Oftentimes, their distribution operations are manual as in “1970s push cart methods”. Therefore, they can be slow, error prone, and labor intensive, especially during seasonal peak periods. IT infrastructures and WMS functionality may also lag behind when compared to larger more automated operations.


Not surprisingly, there is some concern that their customer centric methods will not scale up to support their operations as the company grows. This may become an even bigger concern if/when the company launches an ecommerce initiative.


At some point these companies “hit-the-wall” relative to productivity gains and can no longer squeeze more capacity out of their operations without expanding facilities and/or adding more incremental labor. Complexity issues usually become more prevalent as volume grows. However, this may make it easier to justify adopting more automated processing methods.

DC in this range may benefit from deploying low cost batch order picking and sorting techniques as described in the SCDigest article “Is Poor Man’s Sortation System A Smart Answer For Smaller Distribution Centers”. With this hybrid type approach they can maintain their flexibility and uniqueness while improving productivity.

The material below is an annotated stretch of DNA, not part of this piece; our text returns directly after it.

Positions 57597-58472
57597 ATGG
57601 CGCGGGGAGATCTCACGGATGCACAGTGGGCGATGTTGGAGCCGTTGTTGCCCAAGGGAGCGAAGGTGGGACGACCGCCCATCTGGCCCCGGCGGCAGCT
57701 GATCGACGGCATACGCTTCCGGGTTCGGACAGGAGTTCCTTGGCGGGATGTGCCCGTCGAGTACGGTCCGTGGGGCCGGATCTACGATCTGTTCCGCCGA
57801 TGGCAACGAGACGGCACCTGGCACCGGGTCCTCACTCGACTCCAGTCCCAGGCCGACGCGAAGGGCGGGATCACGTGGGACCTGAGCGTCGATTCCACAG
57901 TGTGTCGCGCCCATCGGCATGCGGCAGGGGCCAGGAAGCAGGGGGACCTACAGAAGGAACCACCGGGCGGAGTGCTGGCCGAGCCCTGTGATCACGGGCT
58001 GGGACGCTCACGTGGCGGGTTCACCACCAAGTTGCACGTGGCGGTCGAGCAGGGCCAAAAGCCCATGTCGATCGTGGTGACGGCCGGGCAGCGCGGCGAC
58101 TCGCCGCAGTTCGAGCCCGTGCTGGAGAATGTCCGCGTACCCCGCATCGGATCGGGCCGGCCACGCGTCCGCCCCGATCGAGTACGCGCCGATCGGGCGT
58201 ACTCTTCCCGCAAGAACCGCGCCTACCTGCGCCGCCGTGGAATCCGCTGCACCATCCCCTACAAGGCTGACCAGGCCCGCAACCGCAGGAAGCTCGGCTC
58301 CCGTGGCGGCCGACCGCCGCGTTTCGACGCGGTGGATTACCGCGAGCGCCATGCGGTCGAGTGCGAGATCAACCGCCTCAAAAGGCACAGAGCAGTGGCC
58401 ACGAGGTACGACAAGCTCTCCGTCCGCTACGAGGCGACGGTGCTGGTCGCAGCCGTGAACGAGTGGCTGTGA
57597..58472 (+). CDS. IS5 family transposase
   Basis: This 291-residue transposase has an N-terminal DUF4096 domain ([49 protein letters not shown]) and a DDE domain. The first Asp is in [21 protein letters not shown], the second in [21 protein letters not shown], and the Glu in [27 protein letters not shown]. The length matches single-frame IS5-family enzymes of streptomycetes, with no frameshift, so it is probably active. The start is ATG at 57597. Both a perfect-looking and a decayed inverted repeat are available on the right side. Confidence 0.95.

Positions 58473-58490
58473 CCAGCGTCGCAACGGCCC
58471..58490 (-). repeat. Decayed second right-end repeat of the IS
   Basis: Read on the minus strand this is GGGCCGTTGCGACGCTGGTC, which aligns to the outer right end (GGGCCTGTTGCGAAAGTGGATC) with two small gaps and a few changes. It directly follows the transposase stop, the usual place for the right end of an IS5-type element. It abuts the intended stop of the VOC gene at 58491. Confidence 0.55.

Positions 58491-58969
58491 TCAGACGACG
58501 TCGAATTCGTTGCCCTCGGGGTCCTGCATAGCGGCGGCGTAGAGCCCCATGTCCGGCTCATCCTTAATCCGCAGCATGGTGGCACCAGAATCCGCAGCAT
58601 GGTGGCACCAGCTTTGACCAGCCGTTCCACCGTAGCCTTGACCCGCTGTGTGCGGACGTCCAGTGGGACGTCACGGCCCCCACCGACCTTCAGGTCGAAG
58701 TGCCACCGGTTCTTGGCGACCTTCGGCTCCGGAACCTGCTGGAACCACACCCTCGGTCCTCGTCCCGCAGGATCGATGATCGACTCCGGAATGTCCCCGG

Midsize DCs:

Midsize DC operations (250,000 sq. ft. and under with less than 40,000 cases pick/shipped per day) who typically offer a large range of general consumer goods, including a broad mix of unique product lines, all of which are available for next day shipment, have a different set of challenges.


To compete effectively against their larger counterparts, many midsize DCs are seeking ways to make their operations more flexible and agile in order to satisfy their customers’ demand for more customized order fulfillment services, including ecommerce and a host of specialized value added services. In addition, many are being required to provide promotional, rainbow, mixed case, and even store-ready and aisle specific palletized loads.


Typically, companies in this midsize range are invested in some level of material handling picking, sorting and WMS technology. For them the next step may be to deploy a Warehouse Control System (WCS). For more insight into how beneficial a WCS can be see - “Can a New Warehouse Control System Breathe Life into a Tired DC?”